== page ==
We find an alarming statement in verse 12. When they were coming upon Job, he was so disfigured with disease and depression that they did not even recognize him! His appearance actually elicited a verbal response from all three of these men. They prayed and cried for him. They tore their clothes and threw dirt into the air in a ceremonial mourning as if Job had died. Indeed, his ostracized existence on the trash heap had in effect ended his life with others. Many see the testimony of his unrecognized state in Isaiah 52:14 and 53:3 where our Lord’s “visage was so marred more than any man, and his form more than the sons of men.” This was an extremely traumatic moment for these friends. It was equally traumatic for Mary and others to see Jesus on the cross. Tearing of their clothes may have been ceremonial, but the impact this appearance had on them is certainly not the sum of the act. This action was one of pure mourning for their friend. To them this was an act of great compassion as well.

Finally, we consider verse 13. Without concern for their own welfare or how they might be perceived, they join Job. Not only do they join him, they join him just to be there with him. At first, their only concern is to comfort him. In this sense, these men commit themselves to be with Job, identified with him and given over to him. In the technical sense, if a Jew were outcast in this way, anyone who identified with him would be considered equally unclean. Only Jesus could match this compassion and ministry with the leprous. These three mourned with Job there for seven days and seven nights. This is the legal period of mourning the dead. However, they did not view him as dead, else they would not be there. There was a greater reason. They sat down because “they saw that his grief was very great.” They sat and would be willing to sit with Job as long as he grieved. Anderson wrote:

“Attention is focused, not on the abstract mystery of evil, not on the moral question of undeserved suffering, but on one man’s physical existence in bodily pain. There was nothing to be said. These wise men are horrified and speechless. They were true friends, bringing to Job’s lonely ash-heap the compassion of a silent presence.”[ii]

These verses point to Jesus and His suffering for us; they are striking. Like Job, everything was taken from Jesus in a single night, including those closest to Him. Only Jesus’ mother remained. Just as Job’s own wife turned against him in her grief, when His followers saw Jesus on the cross, all were disillusioned with seeing Him torn and beaten to be unrecognizable. Jesus was falsely accused of many wrongs just as Job was with his friends.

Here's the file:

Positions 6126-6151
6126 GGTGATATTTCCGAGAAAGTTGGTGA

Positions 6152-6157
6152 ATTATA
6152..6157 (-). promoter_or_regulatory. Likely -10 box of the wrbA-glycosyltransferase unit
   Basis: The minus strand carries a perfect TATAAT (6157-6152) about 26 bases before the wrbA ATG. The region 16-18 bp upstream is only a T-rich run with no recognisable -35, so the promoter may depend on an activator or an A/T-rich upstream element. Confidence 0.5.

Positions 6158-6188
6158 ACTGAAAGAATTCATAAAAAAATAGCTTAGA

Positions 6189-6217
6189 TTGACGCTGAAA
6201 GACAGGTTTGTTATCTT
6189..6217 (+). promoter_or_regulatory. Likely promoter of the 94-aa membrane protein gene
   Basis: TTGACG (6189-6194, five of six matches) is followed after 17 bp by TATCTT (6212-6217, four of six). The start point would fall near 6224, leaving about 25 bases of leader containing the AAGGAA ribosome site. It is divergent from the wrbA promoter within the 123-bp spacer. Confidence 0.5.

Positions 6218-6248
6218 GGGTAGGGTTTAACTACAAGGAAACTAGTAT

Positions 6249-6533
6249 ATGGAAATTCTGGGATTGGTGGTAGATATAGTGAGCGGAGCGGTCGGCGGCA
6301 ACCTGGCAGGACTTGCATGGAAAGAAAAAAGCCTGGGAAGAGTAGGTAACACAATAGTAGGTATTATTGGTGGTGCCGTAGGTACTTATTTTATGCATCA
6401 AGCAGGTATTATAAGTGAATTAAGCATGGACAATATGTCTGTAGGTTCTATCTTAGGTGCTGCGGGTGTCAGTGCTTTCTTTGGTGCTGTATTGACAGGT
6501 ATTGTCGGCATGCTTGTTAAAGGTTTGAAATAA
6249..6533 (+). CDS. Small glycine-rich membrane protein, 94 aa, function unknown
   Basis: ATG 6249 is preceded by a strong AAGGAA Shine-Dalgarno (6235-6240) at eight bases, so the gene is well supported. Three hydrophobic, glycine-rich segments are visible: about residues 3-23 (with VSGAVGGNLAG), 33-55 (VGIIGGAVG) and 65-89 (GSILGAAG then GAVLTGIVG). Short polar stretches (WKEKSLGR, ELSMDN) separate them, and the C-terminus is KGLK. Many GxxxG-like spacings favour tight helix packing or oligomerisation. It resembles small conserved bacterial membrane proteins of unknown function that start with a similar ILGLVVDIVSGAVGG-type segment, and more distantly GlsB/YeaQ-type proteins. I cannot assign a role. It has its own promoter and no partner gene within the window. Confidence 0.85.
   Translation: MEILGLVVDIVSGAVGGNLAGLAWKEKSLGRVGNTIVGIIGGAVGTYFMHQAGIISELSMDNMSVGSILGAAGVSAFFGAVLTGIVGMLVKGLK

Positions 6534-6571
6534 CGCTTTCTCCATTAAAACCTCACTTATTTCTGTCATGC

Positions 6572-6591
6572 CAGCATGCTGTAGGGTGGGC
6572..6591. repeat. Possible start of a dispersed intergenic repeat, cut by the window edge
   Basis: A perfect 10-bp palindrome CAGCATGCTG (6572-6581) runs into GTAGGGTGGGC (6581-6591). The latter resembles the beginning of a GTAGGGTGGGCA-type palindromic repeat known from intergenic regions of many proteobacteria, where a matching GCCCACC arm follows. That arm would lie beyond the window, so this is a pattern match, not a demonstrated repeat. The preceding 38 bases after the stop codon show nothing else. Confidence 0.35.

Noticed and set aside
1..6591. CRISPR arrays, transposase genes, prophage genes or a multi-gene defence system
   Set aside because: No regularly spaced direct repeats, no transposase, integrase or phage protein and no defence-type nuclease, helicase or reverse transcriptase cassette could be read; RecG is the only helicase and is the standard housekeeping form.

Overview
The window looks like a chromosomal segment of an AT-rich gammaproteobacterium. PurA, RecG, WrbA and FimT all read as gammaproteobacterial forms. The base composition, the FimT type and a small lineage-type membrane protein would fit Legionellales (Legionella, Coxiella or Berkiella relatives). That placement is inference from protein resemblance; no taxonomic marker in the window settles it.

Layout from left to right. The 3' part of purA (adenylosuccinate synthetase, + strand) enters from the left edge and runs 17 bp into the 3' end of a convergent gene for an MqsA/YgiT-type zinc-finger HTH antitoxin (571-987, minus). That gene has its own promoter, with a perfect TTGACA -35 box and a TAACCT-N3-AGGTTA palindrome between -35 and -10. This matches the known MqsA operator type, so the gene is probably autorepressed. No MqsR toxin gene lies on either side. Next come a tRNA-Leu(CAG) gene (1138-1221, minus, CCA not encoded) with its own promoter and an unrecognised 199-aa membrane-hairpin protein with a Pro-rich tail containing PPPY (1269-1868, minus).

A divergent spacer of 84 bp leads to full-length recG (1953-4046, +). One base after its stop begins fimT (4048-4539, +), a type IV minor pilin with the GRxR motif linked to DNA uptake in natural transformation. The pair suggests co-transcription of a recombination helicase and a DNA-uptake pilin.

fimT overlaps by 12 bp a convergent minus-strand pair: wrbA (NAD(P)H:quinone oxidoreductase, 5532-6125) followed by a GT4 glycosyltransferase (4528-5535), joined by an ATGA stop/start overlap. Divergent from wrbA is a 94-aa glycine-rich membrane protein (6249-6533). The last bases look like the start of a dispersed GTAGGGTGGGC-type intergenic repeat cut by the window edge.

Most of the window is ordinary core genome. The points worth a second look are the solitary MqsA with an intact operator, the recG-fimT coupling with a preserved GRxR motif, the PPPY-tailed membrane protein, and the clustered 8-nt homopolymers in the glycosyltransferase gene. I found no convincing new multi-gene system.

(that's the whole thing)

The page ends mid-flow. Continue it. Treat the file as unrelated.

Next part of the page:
Job’s friends displayed Christlikeness in their mourning as well. What a friend we have in Jesus. Jesus is selfless and compassionate. He traveled a great distance from Heaven to Earth to be with us. Jesus sits there with us in our grief when we are stricken, and comforts us with His understanding, empathy and words. He sent the Comforter to help us. He has made an appointment for each one of us to meet with Him. Jesus brought the best friends we could have with Him: the Holy Spirit and the Father. Jesus looks at us from afar off, knows our grief, and He knows our suffering.

Therefore, in many ways, we find both the friends’ response and Job’s station to be like that of Jesus. Eliphaz, Bildad and Zophar had no concern for themselves.  They simply gathered, mourned with and comforted Job. Jesus made His friends with publicans and sinners (Luke 7:34). What greater comfort can there be than “God with us” in times of tremendous grief.? Friends like these – friends like Jesus – are immeasurable. Our test of friendship is to be as compassionate as Eliphaz, Bildad and Zophar. Be as understanding, mournful and comforting as our best friend Jesus. Love as He loves, give as He gave (Deut 16:17; Jn 15:12).

Finding our Savior in those who grieve, as well as those who care for the grieving, should be a tremendous comfort to us all. Jesus suffered and ministers through that suffering. Jesus comforts us from an empathetic position. We saw just how much Jesus suffered for us, in our message last week. We know Job went through a lot, but Jesus suffered all the more. We also see Jesus ministering to people ostracized by everyone else. Jesus did not care about other’s attitudes or concerns. Jesus cared for the soul of man. What a friend we have in Jesus.

Just as Jesus gave up everything for His friends, so too we find Jonathan willing to sacrifice greatly for those he loved. David had a great friend in Jonathan.

II. Friendship Transcends All Else (1 Sam 20:1-42)

When we read about David and Jonathan, we often skip over Jonathan and his testimony and simply talk about David’s preservation through Jonathan’s friendship. It is as if that is all there is to say. We might only gather that the line to Christ through David is intact. Though that is important, what is the principle the Lord teaches us in conveying this history? Why was this entire event preserved in scripture? There are 162 words spoken in our King James translation, from verses 11 through 42.  Most are spoken by Jonathan. This passage is about Jonathan’s relationship with David, which is set against his father the King.